D. When an account becomes 60 days past due, further credit should be
denied until the account is returned to a current status.
E. The State's right to offset debts owed the State against state
payments due such debtors should be utilized.
See Expenditure Section 5.3 for information regarding the Offset Program.
F. Deferred payment terms should be extended on a limited basis, only
upon determining that the debtor is unable to pay the balance in full. Terms
should not extend beyond six months. However, terms can be extended for a
few months more where large balances are concerned and payment of such
balances within six months would create a hardship. Certain Higher Education
funds are governed by federal laws.
G. Agencies may contact the Collection Services Division of the
Department of Administrative Services for assistance in the collection of
debts owed to the State.
H. When other statutes address the agency's collection procedures, those
procedures should be followed.
4.2 Write-Off Request Procedures
Public Act 98-204 mandates that Agencies are permitted to write-off
amounts under $1,000 without OPM approval. These write-offs of uncollectible
accounts do not require approval by the Governor. An agency must request
approval from OPM to write off a receivable over $1,000 when the following
criteria are met:
A. A valid receivable does exist, i.e., there are no unsettled
differences between the agency and the debtor as to the validity of the
charges to the account.
Note: Do not submit amounts resulting from billing errors (e.g., charges
for services not rendered) or medical insurance adjustments (e.g.,
non-covered Medicare charges). State agencies may make the appropriate
accounting entries to remove these items from their accounts.
B. The receivable is past due (having missed a scheduled payment). The
length of time past due may vary by the type of the receivable.
C. The agency has complied with the “Minimum Collection Procedure”
section, without success, and has determined that the receivable is
uncollectible. As soon as the criteria noted above are met, the agency
should prepare the request in two copies; the original to be forwarded to
OPM for approval to write off the receivable, and the copy to be retained in
For agencies that routinely request write-off of uncollectible accounts,
a statement describing their collection process which determined that the
item is uncollectible must be filed with OPM before any write-offs are
considered. The request should include the following:
A. The number of accounts to be written off.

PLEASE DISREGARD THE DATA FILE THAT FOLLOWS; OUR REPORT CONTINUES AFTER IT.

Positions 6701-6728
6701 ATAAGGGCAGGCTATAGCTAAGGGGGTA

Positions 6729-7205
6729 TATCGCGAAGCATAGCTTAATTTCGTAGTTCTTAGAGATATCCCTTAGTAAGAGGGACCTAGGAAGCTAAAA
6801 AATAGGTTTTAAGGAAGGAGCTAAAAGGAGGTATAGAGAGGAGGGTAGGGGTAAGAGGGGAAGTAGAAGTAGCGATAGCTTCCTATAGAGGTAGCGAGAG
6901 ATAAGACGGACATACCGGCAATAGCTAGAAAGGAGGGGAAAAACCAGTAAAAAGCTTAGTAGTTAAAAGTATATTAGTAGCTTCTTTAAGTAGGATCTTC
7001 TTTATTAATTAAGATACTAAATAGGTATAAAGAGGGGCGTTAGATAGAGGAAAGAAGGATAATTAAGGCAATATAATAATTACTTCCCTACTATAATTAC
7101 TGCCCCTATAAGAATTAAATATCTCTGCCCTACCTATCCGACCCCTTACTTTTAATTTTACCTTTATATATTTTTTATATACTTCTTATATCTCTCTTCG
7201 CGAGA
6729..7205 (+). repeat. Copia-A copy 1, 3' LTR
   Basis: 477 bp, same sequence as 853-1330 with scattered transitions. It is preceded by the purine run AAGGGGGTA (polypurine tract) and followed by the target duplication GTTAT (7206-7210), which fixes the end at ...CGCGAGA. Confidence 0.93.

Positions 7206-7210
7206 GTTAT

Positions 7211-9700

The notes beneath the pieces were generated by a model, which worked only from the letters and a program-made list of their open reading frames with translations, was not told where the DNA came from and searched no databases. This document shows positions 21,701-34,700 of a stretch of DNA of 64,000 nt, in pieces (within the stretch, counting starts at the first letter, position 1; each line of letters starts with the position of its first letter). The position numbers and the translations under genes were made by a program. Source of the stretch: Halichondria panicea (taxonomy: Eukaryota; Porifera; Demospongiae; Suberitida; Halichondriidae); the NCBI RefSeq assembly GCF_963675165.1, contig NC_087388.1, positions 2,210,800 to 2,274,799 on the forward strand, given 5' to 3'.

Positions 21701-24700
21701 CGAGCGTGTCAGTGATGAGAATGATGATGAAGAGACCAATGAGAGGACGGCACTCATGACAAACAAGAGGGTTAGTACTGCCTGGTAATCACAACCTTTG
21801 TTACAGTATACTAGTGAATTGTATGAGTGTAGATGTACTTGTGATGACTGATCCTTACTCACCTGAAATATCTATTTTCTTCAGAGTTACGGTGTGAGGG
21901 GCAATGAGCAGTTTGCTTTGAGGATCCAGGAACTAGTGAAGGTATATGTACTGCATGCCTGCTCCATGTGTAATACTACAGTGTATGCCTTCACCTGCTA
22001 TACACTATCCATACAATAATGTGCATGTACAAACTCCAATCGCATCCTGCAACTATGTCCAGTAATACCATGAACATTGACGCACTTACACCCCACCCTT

B. The total dollar amount of such accounts.
C. For each account, list the debtor's name, social security number or
federal employer identification number, amount, and a brief statement of the
reason or basis for determining the account uncollectible. In lieu of said
brief statement, the agency may use a numerical write-off code.
Note: Agencies should make sure that the statement or write-off code
clearly identifies debts that have been discharged in bankruptcy.
D. A statement by the responsible individual that in his or her opinion
the accounts are uncollectible and that all reasonable efforts have been
pursued and the request is submitted in accordance with policy and
E. The signature of the agency head which certifies his or her approval
of the request. A request signed by an agency head's designee is acceptable,
provided OPM has received a designation letter from the agency head.
The agency should retain the receivables on its record pending
notification of approval from OPM. Upon receiving such notification, the
agency should promptly remove the receivable from its records.
All accounts receivable and taxes receivable written off by the state
agency as described above are thereby assigned for collection. The state
agency must maintain all information relating to the receivables, which were
written off. Officers and employees of the state agency may be required to
participate in, and provide documentation for, hearings or litigation
regarding the collection of the receivables. See Job Aid at: http://www.core-ct.state.ct.us/user/finjobaids/docs/write_off_bill.doc
4.3 Annual Reporting by Agencies
Fiscal Year End Instructions: Fiscal year end instructions should be
referred to by each agency to report its fiscal year end receivable
transactions and balances to the State Comptroller's Office, Budget &
Financial Analysis Division. The due date for the report will be the first
Friday in September.
For further information: http://www.osc.ct.gov/2009memos/numbered/200938.htm
Abatement: A complete or partial cancellation of a levy imposed by a
government. Abatements usually apply to tax levies, special assessments and
Aging of Receivables: Classifying the account balances of all receivables
by the amount not yet due or past due by varying lengths of time.
Allowance for Estimated Uncollectible: A valuation account used to
indicate the portion of a receivable which it is estimated will never be
Compromise: The statutory authority granted certain state agencies to
negotiate a settlement of a debt between the debtor and the agency.
Current Account: An account which is within stated terms and has not yet
become past due.
Past Due (Delinquent) Account: An account in which one or more scheduled
payments have not been made.
Uncollectible: An account unable to be collected.
Write-Off: Accounting procedures for removing uncollectible charges